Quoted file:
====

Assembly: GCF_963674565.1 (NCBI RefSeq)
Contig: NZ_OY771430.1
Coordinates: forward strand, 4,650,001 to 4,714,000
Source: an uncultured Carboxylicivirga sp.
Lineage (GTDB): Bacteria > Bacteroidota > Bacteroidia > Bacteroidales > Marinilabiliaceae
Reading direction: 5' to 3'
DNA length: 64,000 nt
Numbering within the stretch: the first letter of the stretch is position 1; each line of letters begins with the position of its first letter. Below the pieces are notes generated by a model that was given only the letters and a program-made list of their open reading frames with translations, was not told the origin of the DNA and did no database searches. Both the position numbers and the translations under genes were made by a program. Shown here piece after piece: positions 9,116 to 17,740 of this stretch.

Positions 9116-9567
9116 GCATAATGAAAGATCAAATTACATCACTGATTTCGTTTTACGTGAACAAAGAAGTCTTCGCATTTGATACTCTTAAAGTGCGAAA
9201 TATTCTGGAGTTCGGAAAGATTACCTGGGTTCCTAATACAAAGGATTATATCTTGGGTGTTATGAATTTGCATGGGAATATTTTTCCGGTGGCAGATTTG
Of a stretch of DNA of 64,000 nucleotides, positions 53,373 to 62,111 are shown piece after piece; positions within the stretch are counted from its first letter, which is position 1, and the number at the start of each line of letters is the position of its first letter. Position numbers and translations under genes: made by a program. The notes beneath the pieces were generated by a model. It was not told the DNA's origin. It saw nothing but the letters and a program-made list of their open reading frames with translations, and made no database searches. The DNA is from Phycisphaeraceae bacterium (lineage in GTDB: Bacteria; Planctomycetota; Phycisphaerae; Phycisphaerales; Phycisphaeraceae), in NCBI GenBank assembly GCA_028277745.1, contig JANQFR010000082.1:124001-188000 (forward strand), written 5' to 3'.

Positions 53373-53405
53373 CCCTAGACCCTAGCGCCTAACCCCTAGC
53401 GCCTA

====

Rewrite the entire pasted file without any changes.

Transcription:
Assembly: GCF_963674565.1 (NCBI RefSeq)
Contig: NZ_OY771430.1
Coordinates: forward strand, 4,650,001 to 4,714,000
Source: an uncultured Carboxylicivirga sp.
Lineage (GTDB): Bacteria > Bacteroidota > Bacteroidia > Bacteroidales > Marinilabiliaceae
Reading direction: 5' to 3'
DNA length: 64,000 nt
Numbering within the stretch: the first letter of the stretch is position 1; each line of letters begins with the position of its first letter. Below the pieces are notes generated by a model that was given only the letters and a program-made list of their open reading frames with translations, was not told the origin of the DNA and did no database searches. Both the position numbers and the translations under genes were made by a program. Shown here piece after piece: positions 9,116 to 17,740 of this stretch.

Positions 9116-9567
9116 GCATAATGAAAGATCAAATTACATCACTGATTTCGTTTTACGTGAACAAAGAAGTCTTCGCATTTGATACTCTTAAAGTGCGAAA
9201 TATTCTGGAGTTCGGAAAGATTACCTGGGTTCCTAATACAAAGGATTATATCTTGGGTGTTATGAATTTGCATGGGAATATTTTTCCGGTGGCAGATTTG
Of a stretch of DNA of 64,000 nucleotides, positions 53,373 to 62,111 are shown piece after piece; positions within the stretch are counted from its first letter, which is position 1, and the number at the start of each line of letters is the position of its first letter. Position numbers and translations under genes: made by a program. The notes beneath the pieces were generated by a model. It was not told the DNA's origin. It saw nothing but the letters and a program-made list of their open reading frames with translations, and made no database searches. The DNA is from Phycisphaeraceae bacterium (lineage in GTDB: Bacteria; Planctomycetota; Phycisphaerae; Phycisphaerales; Phycisphaeraceae), in NCBI GenBank assembly GCA_028277745.1, contig JANQFR010000082.1:124001-188000 (forward strand), written 5' to 3'.

Positions 53373-53405
53373 CCCTAGACCCTAGCGCCTAACCCCTAGC
53401 GCCTA